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Learning Curve #3: Beginnings

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Blog entry by MsDebbieP posted 01-18-2007 02:57 PM 814 reads 0 times favorited 4 comments Add to Favorites Watch
« Part 2: The Learning Curve, Part II Part 3 of Learning Curve series Part 4: Personal Growth »

For the past few years, several of my photos have been hanging in a local restaurant. It has been a pleasure to sit down at a table and look up at one of my favourite creations.

The restaurant is now changing hands and so the photos have been returned to me. It was a little exciting as I opened the box to view all of the photos, some of which I had forgotten about. Obviously they had been some of my favourite images at the time and I am once again captured by the beauty of the subjects. Several “ooh, aaah’s” later, I took a closer look at my work, analyzing the elements of composition and lighting.

It is interesting to look back at one’s work and see how far you have come, how more advanced your skills are than when the journey began. I look forward to the day that I can look back at my beginning woodwork projects and say “ooh, ahh… look at all I have learned since then.”

My little napkin holder shall forever be a treasure, not because of its quality or even functionality but because it was my first and because it is where the journey began. Years from now I will be able to look back and see where it all started and take pride in all that I have learned—I hope

-- ~ Debbie, Canada (https://www.facebook.com/DebbiePribeleENJOConsultant)



4 comments so far

View dennis mitchell's profile

dennis mitchell

3994 posts in 2981 days


#1 posted 01-18-2007 04:56 PM

Followed your web site and saw some of your photos. Wow! Beautiful work! If you get to that level woodworking your work will be awsome!

View MsDebbieP's profile

MsDebbieP

18615 posts in 2827 days


#2 posted 01-18-2007 09:18 PM

thanks Dennis :)
My photography skills have a long way to go and i’ve doing that for a while. And for me, the camera was easy – this woodworking stuff.. well, we’ll see.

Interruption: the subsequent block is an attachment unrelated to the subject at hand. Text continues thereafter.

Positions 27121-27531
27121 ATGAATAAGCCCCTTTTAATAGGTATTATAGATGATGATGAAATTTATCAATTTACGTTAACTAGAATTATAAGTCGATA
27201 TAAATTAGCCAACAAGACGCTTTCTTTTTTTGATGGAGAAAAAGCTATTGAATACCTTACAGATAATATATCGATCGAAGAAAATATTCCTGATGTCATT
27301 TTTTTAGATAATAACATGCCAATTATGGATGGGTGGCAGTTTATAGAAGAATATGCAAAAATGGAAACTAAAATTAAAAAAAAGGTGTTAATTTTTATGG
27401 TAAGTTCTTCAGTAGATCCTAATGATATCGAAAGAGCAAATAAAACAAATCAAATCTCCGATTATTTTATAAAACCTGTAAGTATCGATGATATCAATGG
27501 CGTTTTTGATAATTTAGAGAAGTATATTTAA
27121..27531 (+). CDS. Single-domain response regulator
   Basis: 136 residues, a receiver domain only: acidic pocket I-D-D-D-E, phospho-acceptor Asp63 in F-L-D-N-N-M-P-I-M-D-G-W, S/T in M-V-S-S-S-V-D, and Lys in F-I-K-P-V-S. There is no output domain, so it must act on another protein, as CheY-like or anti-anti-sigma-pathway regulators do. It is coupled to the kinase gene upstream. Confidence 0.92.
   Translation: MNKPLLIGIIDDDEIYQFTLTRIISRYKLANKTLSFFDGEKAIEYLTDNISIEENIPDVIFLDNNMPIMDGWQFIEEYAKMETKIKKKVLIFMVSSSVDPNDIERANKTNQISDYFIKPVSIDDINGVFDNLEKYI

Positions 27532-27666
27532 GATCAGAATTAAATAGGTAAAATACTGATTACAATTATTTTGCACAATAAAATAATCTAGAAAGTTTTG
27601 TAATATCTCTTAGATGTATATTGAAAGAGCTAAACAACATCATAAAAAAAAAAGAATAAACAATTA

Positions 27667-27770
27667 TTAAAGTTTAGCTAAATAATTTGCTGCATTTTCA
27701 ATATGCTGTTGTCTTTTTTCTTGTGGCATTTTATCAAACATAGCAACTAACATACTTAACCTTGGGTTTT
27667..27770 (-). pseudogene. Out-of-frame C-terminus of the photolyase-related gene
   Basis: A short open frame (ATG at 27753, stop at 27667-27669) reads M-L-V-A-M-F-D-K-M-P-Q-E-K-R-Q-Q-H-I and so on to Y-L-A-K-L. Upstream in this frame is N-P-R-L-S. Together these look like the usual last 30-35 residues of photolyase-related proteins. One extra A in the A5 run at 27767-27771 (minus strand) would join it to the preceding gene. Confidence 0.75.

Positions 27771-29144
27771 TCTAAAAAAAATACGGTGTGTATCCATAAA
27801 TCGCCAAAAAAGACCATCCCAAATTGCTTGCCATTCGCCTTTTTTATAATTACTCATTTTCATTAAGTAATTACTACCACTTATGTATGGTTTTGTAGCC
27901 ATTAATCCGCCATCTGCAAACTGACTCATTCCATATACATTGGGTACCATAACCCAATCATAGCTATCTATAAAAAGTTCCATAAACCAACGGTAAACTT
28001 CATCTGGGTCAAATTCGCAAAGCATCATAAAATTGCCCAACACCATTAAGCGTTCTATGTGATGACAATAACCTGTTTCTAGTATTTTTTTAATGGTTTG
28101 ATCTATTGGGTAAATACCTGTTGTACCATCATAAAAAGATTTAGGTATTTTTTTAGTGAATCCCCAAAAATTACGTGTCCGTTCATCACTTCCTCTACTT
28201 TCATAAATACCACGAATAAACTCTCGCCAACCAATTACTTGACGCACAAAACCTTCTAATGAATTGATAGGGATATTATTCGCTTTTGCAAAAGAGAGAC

thanks again for your kind words

-- ~ Debbie, Canada (https://www.facebook.com/DebbiePribeleENJOConsultant)

View Don's profile

Don

2600 posts in 2844 days


#3 posted 01-18-2007 11:38 PM

Debbie, I share your experience in a slightly different way. One of my inspirations in woodworking continues to be my Dad. Like him, I took up woodworking after I retired. I have a number of his pieces which I cherish. When I first received these as gifts, I was most impressed with his skills. When I started my wood crafting journey, one of my goals was “to be as good as Dad”. But as I’ve learned in other aspects of life, one has to keep adjusting one’s goals. If I may say so, and I don’t want this to come across as immodest, I now need to shoot for a higher standard.

Now, I still love the pieces he gave me, both for their quality and sentimental value. But it’s primarily the sentimental value that matters to me. And it will probably be that way with the pieces I pass on to my family members. The skill level may be appreciated, but it’s the memories they evoke that give them their real value.

-- CanuckDon "I just love small wooden boxes!" http://www.dpb-photos.com/

View MsDebbieP's profile

MsDebbieP

18615 posts in 2827 days


#4 posted 01-19-2007 01:09 AM

You are so right. Just as I was saying in messages about the beautiful rocking horse, one of my treasured memories of my Dad is when he made me the hula skirt out of binder twine: it wasn’t about quality or even functionality, it was that my Dad took the time and effort to make it for me. I wish I still had that skirt.

-- ~ Debbie, Canada (https://www.facebook.com/DebbiePribeleENJOConsultant)

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